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A Comparison Of On Line And Traditional Testing Methods

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2006 Annual Conference & Exposition


Chicago, Illinois

Publication Date

June 18, 2006

Start Date

June 18, 2006

End Date

June 21, 2006



Conference Session

Web-Based Education

Tagged Division

Computers in Education

Page Count


Page Numbers

11.29.1 - 11.29.9



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Paper Authors

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Tamara Knott Virginia Tech


Steve York Virginia Tech

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Dr. Steven C York is an assistant professor in the department of Engineering Education at Virginia Tech. He received his BS degree in chemistry from Radford University in 1984 and his PhD in chemical engineering from Virginia Tech in 1999. Dr York has taught courses in engineering problem solving and design, chemical engineering and chemistry. Dr York has also designed and implemented a number of design-build projects and engineering laboratory experiences for first-year engineering students at VA Tech. Dr York is a member of ASEE and the American Chemical Society.

Address: Engineering Education Department, 331-B Randolph Hall, Virginia Tech, Blacksburg, VA, 24061 Phone: 540-231-9783. Email:

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NOTE: The first page of text has been automatically extracted and included below in lieu of an abstract

Introduction and background Until the 2001-2002 academic year, the department of Engineering Education (EngE) at VA Tech used no course management software in the administration of its freshman program courses (EngE 1024 and EngE 1114). All class handouts, worksheets, quizzes and tests were distributed to students via paper copies, which was a labor intensive and expensive process for the department. When the course management software Blackboard became available, a few EngE faculty members began using it to post assignments and other pertinent course information. This assured student’s ready access to these materials through their own Blackboard course link and instructors benefited from reduced copying and in-class distribution time as compared to paper copy distribution. Posting course materials in this manner using Blackboard is now the standard means for distribution of handouts, homework assignments and lecture notes within the EngE department and is widely used for the same by departments throughout the VA Tech campus While the Blackboard system is successfully used by faculty as a means site for providing course information and assignments to students, many of the other Blackboard functions such as testing, grading forms and discussion groups were deemed too cumbersome by most faculty to merit regular use in large classes and/or multiple sections of the same course. Therefore, the in-class testing capabilities of the software were never explored by EngE. During the second semester of the first-year engineering course series (EngE 1114) students are taught algorithm development and flowcharting (using Visio); programming (using MatLab); and CAD modeling (using Inventor), in an overall context of engineering design. During the summer of 20051 a small, unpublished study used the assessment tools of Blackboard to conduct multiple choice quizzes and tests and used the drop box function to collect MatLab programs and Inventor CAD files during in-class student assessments. The recent enactment of a student laptop computer requirement by the VA Tech College of Engineering and the advent of wireless internet access across campus have made it possible for students to use their own computers during these in- class assessments. The summer study demonstrated that Blackboard was useful in such utilities as the drop box and was used with limited success for in-class assessment. In paper testing conducted in previous years students were required to write MatLab programs by hand as a workout problem solution, in addition to a multiple choice section (opscan-paper). The EngE faculty never liked this method of testing programming skills, but no acceptable alternative could be conceived. Similarly, Inventor skills were simply not tested during an in-class exam because of the impossible logistics of generating, collecting and grading the student CAD files. The results of the preliminary study cited suggest that online testing using Blackboard in the classroom is more accurate and effective in testing student’s MatLab and Inventor skills. The preliminary study also showed that an in-class multiple choice exam using student laptop computers can be accomplished for a small group of students, but it was also found that Blackboard can be cumbersome to use for both students and faculty; Blackboard has numerous compatibility issues with commonly used software; Blackboard can be frustrating to faculty who wish to exercise more control over their test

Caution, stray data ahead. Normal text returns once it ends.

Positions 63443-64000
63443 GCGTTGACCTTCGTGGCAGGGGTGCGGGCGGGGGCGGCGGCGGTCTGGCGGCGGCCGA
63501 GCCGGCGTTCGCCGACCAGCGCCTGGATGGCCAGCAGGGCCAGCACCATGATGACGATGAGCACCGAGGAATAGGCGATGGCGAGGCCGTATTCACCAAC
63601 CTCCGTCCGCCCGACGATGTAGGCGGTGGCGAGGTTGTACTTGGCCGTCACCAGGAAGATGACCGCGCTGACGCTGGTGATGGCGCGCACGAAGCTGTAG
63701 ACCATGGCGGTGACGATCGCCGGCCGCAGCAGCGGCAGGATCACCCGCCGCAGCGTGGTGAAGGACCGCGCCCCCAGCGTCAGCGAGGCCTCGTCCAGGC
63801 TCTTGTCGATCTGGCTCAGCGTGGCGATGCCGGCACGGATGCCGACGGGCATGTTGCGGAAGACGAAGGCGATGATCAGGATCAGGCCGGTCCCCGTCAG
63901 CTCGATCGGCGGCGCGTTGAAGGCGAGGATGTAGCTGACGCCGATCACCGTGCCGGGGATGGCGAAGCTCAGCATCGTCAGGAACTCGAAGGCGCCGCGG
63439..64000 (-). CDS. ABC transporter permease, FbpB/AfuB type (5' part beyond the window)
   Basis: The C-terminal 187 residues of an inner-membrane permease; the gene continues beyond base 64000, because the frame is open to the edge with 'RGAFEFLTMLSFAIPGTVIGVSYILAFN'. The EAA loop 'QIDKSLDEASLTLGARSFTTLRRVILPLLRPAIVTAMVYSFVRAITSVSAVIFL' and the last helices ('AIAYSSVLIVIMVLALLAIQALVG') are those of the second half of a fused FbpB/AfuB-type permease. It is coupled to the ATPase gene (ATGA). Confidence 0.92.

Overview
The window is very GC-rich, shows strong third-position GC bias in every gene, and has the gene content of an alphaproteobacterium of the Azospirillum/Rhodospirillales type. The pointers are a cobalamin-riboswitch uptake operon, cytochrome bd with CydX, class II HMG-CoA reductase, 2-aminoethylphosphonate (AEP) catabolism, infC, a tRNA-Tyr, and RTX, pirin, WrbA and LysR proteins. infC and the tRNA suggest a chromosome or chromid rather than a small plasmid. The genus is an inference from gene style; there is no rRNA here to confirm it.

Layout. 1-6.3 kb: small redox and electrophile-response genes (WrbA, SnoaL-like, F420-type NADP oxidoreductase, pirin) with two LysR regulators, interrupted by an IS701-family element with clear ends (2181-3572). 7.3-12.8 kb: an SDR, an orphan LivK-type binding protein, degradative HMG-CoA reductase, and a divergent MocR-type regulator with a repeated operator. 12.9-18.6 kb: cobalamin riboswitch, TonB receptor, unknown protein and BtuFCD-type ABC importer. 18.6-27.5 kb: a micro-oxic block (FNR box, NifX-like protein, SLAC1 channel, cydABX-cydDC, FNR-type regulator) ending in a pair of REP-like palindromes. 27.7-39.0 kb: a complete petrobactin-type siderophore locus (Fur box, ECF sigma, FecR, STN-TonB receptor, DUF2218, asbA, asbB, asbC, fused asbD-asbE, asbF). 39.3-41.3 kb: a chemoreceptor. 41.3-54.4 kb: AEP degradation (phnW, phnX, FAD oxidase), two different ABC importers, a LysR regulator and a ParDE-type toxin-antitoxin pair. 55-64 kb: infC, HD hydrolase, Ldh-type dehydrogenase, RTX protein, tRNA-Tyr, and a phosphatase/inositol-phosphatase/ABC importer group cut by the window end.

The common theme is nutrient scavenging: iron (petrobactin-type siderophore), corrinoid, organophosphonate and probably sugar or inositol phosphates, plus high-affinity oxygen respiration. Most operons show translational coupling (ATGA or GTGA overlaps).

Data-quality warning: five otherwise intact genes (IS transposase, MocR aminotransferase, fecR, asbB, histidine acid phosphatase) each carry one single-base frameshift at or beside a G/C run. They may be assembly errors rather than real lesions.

Knott, T., & York, S. (2006, June), A Comparison Of On Line And Traditional Testing Methods Paper presented at 2006 Annual Conference & Exposition, Chicago, Illinois. 10.18260/1-2--1274

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